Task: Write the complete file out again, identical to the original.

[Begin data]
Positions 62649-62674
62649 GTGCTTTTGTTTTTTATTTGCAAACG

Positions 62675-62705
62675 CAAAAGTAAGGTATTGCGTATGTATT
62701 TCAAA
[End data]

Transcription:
Positions 62649-62674
62649 GTGCTTTTGTTTTTTATTTGCAAACG

Positions 62675-62705
62675 CAAAAGTAAGGTATTGCGTATGTATT
62701 TCAAA